About The Development Of Digital Video Broadcasting
Digital Video Broadcasting(
The Birth Of Digital Video Broadcasting
Initially, it was considered unrealistic for DVB to enter the average family, and the cost of the project was very high. In 1991, broadcasters and equipment manufacturers negotiated how to develop a unified standard for developing digital terrestrial television. At the end of the year, this unified standard had been formulated and implemented.
In 1993, the first generation of DVB-S systems for digital satellite broadcasting was developed, which meant that people could start receiving television programs via satellite.
In 1994, the first-generation digital cable network DVB-C appeared. Unlike DVB-S, this is a channel for cable transmission signals, which can transmit a complete satellite channel multiplex on the cable channel.
DVB-T is a more complex digital terrestrial television transmission system. This standard began to be researched in 1995, first released in 1997, and first used in the United Kingdom in 1998. Australia became the first to launch DVB-T service Asia-Pacific countries. This transmission method is widely used in many countries around the world.
Development Of Digital Video Broadcasting
DVB-S2 is the second generation digital video broadcasting of satellite. The system was developed by the International Industry Association in 2003, and was officially approved for use in March 2005. This system standard is improved on the basis of DVB-S, and the performance gain is about 30%. In 2014, the DVB-S2X system was released, but the mainstream system is still DVB-S2.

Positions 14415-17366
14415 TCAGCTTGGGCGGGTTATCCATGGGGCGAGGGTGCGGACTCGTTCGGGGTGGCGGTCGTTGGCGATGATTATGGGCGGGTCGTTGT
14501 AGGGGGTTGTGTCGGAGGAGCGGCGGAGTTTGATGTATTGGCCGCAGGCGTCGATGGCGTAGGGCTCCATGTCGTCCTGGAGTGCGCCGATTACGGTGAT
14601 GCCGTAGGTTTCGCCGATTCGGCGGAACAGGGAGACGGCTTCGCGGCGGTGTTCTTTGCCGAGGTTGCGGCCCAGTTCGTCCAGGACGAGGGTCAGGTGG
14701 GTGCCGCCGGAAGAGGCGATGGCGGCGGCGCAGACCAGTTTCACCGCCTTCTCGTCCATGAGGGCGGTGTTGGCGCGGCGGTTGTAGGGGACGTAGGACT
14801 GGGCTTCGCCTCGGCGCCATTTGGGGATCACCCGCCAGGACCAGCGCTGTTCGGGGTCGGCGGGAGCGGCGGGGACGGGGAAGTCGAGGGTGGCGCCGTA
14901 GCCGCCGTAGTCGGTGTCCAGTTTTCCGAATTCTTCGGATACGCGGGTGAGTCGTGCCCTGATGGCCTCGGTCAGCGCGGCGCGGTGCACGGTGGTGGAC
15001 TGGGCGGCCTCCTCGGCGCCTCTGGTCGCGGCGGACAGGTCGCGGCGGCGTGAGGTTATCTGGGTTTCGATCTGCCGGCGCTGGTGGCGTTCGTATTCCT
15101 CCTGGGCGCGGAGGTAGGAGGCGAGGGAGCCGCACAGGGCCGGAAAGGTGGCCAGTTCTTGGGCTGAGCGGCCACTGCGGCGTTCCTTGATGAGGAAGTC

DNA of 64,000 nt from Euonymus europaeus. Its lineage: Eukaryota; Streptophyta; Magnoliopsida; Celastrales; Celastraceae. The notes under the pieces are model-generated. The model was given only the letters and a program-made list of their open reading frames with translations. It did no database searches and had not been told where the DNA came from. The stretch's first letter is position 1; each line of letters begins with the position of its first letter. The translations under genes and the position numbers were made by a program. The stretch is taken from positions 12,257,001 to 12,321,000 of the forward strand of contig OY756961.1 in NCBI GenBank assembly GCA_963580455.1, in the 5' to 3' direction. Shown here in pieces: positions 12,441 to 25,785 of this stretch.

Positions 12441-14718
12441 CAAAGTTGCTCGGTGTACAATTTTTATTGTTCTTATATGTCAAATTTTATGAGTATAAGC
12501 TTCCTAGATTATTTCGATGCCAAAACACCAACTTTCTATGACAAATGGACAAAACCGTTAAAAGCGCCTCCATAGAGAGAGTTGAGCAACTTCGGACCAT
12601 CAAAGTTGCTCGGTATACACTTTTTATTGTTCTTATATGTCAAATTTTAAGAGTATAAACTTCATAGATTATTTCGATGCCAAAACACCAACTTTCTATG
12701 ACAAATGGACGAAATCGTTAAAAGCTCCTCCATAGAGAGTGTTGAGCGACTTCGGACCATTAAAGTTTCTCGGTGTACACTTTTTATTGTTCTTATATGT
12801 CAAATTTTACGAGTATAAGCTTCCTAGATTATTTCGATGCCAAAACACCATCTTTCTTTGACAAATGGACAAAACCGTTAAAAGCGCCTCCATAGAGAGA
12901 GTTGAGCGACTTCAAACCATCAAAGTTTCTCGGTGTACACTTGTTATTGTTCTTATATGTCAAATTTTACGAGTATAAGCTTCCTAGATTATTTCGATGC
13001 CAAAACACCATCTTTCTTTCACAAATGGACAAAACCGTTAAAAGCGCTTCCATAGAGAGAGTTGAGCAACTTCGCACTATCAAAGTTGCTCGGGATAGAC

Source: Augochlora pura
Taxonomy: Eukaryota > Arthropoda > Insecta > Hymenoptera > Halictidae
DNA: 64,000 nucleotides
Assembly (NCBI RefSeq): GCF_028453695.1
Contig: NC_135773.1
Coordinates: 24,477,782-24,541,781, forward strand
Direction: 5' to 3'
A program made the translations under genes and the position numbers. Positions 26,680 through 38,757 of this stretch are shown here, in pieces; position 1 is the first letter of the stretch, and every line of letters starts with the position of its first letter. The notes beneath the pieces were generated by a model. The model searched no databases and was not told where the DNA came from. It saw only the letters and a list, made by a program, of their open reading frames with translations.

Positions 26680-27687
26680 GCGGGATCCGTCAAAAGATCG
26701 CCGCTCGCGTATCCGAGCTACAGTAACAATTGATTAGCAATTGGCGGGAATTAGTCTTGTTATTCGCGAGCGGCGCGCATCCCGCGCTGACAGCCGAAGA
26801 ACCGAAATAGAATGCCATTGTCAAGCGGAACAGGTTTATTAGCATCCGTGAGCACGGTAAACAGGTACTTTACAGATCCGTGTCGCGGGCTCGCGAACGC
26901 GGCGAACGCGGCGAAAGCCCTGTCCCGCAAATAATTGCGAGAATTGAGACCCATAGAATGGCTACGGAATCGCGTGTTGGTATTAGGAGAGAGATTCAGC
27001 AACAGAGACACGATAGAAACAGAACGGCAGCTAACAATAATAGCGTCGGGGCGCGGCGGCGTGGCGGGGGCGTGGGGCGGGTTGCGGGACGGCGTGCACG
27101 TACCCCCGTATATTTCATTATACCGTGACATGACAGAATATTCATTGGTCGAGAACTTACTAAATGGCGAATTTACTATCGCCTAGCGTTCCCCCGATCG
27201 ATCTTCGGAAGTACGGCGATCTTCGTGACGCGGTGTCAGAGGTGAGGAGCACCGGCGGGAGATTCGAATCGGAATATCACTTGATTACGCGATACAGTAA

DVB-C2 is an upgrade based on DVB-C. In April 2009, the specification was approved by the DVB Association. Due to the limitation of DVB-C transmission capacity, HDTV, VOD, etc. are all restricted. DVB-C2 improves the transmission capacity by at least 30% on the basis of DVB-C, while maintaining the same bandwidth as the channel. DVB-C2 uses variable coding and modulation and adaptive coding and modulation modes.
DVB-T2 is the second-generation digital terrestrial television standard. The standard was approved by the DVB Steering Committee in June 2008 and transferred to the European Telecommunications Standards Institute the same month. This standard was adopted in September 2009. As of 2012, almost all of the world's well-known electronic equipment manufacturers have put into production of various equipment using the DVB-T2 standard.
Many countries that have just started the broadcasting industry have directly skipped DVB-T and used DVB-T2 system.
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